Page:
The plot follows Captain Barbossa, Will Turner, and Elizabeth Swan as they sail off the edge of the map to search for Captain Jack Sparrow and they must make their final alliances for one last decisive battle. It is when the crew travels to Singapore that they meet Chow’s Sao Feng, a character modelled on the notorious Hong Kong pirate Cheung Po-tsai.
When the scarred, long-bearded, and bald Chow made his entry amidst steaming smoke, splaying his comically-long nails with an utterance of “Welcome to Singapore” in the most malevolent and mesmerising way possible, not everyone took kindly to it. The image falls in line with Hollywood’s stereotypical approach of demonising the Chinese, a fact much scorned by Chinese censors, resulting in half of Chow’s scenes getting slashed.
Negativity aside, the film is an entertaining feat with timely gaiety, state-of-the-art special effects, and a grandiose showdown. If you think about it, Chow’s character is actually quite brilliant, considering the actor’s prolific history of playing gangsters who can shoot with precision even with his eyes closed. Here, he portrays a fearsome Chinese pirate lord.
It’s a well-known fun fact that The Dark Knight had a small portion of it filmed in Hong Kong. One scene sees Morgan Freeman’s Lucius Fox visits Gotham City mob boss Lau’s company in Hong Kong, LSI Holdings, after Lau flees back to the 852. The vice president of the company, played by local singer and actor Edison Chen, greets Fox in the company tower lobby and tells him to leave his phone with the security on the ground floor.
Chen was originally slated to have a larger role in the film, but due to a notorious scandal, his scene was cut short. In the finished theatrical release, he appears only briefly as mentioned. Although his scene is rather insignificant, it nonetheless reminds Hongkongers of the scandal that made millions of headlines across town over a decade ago.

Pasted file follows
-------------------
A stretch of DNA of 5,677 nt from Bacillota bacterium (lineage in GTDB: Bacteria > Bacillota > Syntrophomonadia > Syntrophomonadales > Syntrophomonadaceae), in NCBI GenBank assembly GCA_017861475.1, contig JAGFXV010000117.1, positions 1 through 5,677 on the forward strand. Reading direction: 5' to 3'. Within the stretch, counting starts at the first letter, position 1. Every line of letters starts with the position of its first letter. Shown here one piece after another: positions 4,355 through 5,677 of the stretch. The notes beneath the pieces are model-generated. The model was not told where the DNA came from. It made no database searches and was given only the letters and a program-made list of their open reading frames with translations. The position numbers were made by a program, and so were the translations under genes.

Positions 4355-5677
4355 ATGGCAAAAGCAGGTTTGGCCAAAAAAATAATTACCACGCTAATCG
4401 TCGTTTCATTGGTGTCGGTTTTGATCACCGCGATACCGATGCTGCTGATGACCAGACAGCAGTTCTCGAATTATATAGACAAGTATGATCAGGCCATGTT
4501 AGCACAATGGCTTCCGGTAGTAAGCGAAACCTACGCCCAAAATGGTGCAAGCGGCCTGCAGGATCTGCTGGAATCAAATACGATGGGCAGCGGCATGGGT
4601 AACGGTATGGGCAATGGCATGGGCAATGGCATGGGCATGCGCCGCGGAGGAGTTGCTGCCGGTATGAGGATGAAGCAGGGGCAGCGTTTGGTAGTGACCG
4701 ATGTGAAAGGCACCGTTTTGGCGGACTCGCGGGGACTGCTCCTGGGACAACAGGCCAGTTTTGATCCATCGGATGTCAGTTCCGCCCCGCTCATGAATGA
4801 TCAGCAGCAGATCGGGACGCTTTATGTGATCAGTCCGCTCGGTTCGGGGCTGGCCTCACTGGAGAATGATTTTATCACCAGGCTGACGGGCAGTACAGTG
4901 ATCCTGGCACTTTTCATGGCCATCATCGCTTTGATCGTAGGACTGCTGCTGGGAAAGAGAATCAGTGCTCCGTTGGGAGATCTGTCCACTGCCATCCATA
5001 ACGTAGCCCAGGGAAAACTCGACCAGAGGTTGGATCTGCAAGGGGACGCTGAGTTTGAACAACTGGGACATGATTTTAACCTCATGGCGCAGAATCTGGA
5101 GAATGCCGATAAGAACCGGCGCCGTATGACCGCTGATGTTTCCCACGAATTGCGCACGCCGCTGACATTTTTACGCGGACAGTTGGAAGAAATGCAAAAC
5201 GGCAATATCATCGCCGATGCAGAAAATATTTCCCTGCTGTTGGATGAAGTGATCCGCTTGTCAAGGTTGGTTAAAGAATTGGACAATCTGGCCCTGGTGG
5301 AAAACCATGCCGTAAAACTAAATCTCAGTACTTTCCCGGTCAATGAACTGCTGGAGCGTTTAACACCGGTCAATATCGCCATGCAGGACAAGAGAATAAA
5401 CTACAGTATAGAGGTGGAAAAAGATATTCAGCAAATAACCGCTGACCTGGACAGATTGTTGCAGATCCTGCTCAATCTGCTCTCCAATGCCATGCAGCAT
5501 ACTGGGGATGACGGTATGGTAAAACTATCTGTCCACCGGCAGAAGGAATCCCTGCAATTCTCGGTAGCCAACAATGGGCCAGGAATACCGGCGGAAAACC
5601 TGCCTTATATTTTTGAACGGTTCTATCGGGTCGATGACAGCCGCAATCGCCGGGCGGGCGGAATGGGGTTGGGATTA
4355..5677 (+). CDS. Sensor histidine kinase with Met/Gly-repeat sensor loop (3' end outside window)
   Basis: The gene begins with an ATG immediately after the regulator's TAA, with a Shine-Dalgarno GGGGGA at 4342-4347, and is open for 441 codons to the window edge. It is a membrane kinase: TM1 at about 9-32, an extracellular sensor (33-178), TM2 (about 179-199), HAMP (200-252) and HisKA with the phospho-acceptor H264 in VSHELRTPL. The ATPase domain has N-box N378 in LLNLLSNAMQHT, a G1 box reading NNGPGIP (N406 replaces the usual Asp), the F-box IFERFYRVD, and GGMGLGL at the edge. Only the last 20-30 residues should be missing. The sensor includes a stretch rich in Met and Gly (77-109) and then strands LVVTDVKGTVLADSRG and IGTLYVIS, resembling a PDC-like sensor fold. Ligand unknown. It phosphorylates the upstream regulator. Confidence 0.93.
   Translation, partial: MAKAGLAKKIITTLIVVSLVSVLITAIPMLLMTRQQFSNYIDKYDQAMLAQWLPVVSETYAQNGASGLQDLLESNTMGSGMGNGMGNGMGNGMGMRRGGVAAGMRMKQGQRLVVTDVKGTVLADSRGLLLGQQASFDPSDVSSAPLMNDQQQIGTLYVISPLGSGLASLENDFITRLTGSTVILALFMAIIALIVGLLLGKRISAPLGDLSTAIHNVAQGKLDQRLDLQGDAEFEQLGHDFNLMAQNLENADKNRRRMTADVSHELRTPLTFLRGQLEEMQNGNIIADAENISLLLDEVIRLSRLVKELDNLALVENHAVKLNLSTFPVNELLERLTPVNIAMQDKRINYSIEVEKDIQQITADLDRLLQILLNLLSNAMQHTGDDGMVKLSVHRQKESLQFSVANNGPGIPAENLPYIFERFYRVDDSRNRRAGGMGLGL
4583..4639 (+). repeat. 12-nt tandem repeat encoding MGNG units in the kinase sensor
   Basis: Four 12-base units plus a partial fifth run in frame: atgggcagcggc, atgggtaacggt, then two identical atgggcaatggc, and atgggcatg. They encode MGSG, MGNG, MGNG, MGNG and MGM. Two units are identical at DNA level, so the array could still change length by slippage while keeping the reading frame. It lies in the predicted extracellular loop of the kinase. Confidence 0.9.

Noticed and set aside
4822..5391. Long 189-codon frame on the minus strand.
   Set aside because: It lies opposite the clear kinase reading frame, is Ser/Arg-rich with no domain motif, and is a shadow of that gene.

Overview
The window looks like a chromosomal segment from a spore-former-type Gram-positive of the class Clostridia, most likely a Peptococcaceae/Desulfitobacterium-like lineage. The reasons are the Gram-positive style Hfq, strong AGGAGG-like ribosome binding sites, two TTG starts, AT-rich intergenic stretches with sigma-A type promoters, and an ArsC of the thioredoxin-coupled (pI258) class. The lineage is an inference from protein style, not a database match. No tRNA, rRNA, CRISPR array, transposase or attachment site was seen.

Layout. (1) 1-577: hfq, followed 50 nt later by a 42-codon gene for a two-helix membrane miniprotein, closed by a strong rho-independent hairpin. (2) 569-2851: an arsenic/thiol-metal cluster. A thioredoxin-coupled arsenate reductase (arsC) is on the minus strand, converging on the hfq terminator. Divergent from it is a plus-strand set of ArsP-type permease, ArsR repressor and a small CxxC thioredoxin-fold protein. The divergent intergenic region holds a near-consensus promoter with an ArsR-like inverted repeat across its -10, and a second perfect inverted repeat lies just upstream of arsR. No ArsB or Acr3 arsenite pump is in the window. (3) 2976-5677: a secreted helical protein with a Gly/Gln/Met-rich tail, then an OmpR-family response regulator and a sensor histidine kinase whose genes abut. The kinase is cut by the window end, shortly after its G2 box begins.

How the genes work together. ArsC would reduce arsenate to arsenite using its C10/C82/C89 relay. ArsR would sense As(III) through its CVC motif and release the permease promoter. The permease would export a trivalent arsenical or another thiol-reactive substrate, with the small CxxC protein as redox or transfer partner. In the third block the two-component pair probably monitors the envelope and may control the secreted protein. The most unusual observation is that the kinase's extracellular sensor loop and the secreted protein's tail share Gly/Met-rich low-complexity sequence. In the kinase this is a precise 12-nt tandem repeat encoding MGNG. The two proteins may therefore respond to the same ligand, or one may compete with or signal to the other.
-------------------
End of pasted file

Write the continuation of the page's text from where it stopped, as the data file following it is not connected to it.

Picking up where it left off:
The Mummy: Tomb of the Dragon Emperor is the third instalment of the famous trilogy featuring Brendan Fraser. It assembled a cast that encompasses an unprecedented amount of four prominent Asian actors, one of which is the famed martial artist and actor Jet Li, and the other three being Michelle Yeoh, Anthony Wong, and Isabella Leong.
The film follows Alex O’Connell, the son of famous mummy fighters Rick and Evelyn (played by Brendan Fraser and Maria Bello), as he unearths the mummy of the first Emperor of Qin. Cursed by a devious sorceress, China’s ruthless Dragon Emperor (portrayed by Li) and his vast army were buried in clay for millennia before awakening to take over the world.
Although the plot is a bit lacklustre and the film tanked amongst critics, Li’s fight sequences have been hailed as scene-stealing. One scene that sees Li fight against Malaysian action heroine Michelle Yeoh’s Zi Yuan is particularly gripping.
Dubbed the universe’s strongest, Hong Kong martial artist and actor Donnie Yen stars as Chirrut Îmwe, the monk who joins the Rebels’ mission to steal the plans to the Death Star. In the first standalone film from the Star Wars franchise, the Ip Man star reportedly suggested the role be blind as “the character could use some more distinctive characteristics.”